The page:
By the time you read this blog, it will be February. January certainly came in with a whimper and left with a cold bang, as I’m writing this, it’s about -40 outside, and moisture is turning to ice almost instantly. This isn’t necessarily the time of year when most people are thinking of how to get the best exterior painting done, but there are a few principles that are worth talking about that relate back to the cold weather; things you should know about building materials, and how moisture and expansion can affect them over time.
Think about concrete, an extremely popular building material, and one that is commonly used in commercial and industrial buildings, if not so common on your home’s exterior. Most of the time, when you see concrete, it’s in a fairly raw state. That’s actually quite dangerous in Winnipeg winters, because uncoated concrete can be quite porous, so water gets into the concrete. When winter comes around, that water freezes and expands, and the pressure can cause the concrete to crack. This same principle is why we see so many potholes in our roads come spring, and why our old brutalist buildings tend to be in such disrepair. One of the advantages of paint, especially elastomeric paints, is that they add a level of impermeability to the materials onto which they are painted; concrete paints don’t just make concrete look better, they also make it more durable.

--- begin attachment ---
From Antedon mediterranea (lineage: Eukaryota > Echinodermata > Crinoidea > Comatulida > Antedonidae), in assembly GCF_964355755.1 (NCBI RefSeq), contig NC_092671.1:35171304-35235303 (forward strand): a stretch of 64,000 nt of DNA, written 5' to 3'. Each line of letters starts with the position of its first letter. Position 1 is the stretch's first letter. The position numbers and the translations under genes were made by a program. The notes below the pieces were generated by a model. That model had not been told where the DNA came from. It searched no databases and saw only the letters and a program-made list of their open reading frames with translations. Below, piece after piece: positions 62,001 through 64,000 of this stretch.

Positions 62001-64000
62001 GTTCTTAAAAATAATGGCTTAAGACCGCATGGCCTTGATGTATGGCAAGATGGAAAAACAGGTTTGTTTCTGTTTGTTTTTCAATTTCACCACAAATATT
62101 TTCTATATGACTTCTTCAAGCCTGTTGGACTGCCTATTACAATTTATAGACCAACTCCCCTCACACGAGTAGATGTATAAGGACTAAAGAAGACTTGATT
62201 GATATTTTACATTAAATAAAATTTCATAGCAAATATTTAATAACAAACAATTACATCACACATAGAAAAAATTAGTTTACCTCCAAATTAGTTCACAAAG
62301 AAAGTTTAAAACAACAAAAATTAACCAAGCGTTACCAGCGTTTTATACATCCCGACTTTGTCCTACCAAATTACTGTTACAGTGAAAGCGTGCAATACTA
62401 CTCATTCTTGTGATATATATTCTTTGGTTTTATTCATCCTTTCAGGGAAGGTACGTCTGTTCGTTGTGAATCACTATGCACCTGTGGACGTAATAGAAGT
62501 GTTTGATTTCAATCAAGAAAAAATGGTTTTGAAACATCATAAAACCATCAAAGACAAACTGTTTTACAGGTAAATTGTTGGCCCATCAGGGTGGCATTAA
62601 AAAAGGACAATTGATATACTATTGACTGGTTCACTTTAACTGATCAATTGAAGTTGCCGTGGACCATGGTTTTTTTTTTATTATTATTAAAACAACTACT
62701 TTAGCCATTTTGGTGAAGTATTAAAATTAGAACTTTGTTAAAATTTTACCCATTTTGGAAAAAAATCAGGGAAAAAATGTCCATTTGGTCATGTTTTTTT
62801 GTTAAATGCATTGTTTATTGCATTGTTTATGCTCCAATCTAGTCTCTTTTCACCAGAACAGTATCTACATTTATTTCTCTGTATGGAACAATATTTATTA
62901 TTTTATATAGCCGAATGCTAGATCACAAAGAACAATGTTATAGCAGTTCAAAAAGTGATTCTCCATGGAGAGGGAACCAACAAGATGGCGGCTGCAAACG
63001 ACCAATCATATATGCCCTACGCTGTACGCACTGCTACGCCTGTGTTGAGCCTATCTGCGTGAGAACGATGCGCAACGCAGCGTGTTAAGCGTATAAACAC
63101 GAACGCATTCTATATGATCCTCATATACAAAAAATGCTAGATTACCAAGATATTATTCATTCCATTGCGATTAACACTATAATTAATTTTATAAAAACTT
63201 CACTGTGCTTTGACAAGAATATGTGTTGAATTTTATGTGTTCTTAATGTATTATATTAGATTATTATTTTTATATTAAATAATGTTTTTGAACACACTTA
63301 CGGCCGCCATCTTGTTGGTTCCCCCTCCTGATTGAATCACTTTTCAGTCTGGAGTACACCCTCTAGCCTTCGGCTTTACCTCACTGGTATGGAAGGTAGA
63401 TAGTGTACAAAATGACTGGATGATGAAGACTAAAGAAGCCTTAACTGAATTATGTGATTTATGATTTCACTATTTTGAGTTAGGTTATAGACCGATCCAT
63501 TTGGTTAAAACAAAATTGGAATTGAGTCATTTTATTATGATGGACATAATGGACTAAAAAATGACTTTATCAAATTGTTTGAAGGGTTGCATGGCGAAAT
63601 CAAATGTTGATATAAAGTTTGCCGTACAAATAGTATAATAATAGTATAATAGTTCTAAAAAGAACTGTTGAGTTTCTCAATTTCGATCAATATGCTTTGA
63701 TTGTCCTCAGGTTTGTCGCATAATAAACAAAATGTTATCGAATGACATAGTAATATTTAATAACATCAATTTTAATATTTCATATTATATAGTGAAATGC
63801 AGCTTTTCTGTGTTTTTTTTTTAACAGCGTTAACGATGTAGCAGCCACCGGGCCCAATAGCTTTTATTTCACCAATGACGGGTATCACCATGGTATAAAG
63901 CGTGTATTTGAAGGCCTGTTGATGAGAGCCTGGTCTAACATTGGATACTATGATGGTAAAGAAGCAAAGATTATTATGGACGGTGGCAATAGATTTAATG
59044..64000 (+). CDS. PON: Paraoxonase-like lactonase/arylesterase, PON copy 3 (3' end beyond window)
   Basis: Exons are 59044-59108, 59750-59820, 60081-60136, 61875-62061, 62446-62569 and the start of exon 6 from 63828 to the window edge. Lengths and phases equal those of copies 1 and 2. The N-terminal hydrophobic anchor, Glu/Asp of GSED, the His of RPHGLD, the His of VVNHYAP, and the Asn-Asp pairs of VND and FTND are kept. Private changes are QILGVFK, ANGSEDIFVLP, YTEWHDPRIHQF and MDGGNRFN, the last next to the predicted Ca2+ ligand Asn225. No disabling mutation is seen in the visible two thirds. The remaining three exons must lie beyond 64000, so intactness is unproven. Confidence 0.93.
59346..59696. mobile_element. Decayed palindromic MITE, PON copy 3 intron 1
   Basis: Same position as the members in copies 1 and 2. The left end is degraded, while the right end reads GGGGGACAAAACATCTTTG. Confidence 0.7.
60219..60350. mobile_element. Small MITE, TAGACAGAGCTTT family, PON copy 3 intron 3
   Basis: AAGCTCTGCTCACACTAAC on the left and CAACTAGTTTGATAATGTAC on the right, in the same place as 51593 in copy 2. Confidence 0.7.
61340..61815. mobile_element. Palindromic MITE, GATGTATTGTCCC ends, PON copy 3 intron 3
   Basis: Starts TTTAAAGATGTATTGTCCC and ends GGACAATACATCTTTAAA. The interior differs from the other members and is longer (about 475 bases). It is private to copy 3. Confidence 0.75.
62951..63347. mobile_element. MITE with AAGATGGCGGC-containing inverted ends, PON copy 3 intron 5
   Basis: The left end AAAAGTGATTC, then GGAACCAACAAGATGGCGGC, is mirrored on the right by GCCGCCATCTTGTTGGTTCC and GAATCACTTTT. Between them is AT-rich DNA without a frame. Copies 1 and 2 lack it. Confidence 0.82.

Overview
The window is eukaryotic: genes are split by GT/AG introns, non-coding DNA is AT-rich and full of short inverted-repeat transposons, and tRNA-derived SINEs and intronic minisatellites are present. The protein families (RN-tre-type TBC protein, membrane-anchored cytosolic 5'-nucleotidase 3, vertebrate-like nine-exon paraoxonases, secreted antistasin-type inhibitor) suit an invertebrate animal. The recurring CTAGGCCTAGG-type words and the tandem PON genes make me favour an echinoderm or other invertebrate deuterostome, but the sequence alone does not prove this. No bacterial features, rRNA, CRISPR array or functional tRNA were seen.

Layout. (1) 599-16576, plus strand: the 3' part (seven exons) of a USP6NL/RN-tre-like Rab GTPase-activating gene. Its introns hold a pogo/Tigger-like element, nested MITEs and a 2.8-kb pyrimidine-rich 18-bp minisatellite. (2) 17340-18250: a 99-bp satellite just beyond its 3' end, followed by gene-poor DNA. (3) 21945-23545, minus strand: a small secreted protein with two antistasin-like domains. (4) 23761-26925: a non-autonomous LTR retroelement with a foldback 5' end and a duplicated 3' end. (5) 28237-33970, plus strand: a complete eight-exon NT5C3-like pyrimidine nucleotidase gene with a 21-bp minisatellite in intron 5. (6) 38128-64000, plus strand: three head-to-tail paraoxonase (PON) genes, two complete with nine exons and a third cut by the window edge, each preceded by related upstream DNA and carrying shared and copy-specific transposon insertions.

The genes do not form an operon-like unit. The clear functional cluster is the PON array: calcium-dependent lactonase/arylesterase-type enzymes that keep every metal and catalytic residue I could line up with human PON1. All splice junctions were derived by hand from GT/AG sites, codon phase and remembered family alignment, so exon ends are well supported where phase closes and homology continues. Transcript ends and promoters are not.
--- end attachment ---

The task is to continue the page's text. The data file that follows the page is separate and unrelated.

Bricks, which you’ll much more commonly see in home construction, are also quite porous. People can be a bit hesitant to paint their bricks, because the look of brick is so beautiful; I’d be remiss to disagree, brick can look incredible. Fortunately, you can paint your brick with a clear coating, so the brick still looks incredible, but water can’t permeate the surface, so you don’t end up with cracked bricks once winter ends. There are also examples of beautiful brick houses that have been painted; sometimes red, to keep with the brick theme, but sometimes deep blues or vivid purples, to add a funky aesthetic to what is mostly seen as a rustic look.
There are also exterior structures you might not have even thought to paint to protect. Wood is porous, of course; when’s the last time you painted your wooden fence? The same goes for old wood gazebos; they can sometimes be neglected when you’re thinking of painting your home, but without maintenance, you’ll find your gazebo investment has gone to waste. There’s also the soffit and fascia to paint; most folks don’t even know what those are (they’re near your eavestroughs), but painting them to reduce their permeability is incredibly important, because eavestroughs carry a lot of moisture in them.
Painting your home’s exterior isn’t just about creating a beautiful aesthetic; it’s about protecting your most valuable asset. Take the time to find colours that suit you, and hire professional painters to make sure the job is done right, and you’ll be sure to be happy with your decision. Just make sure not to try to get it done in -40!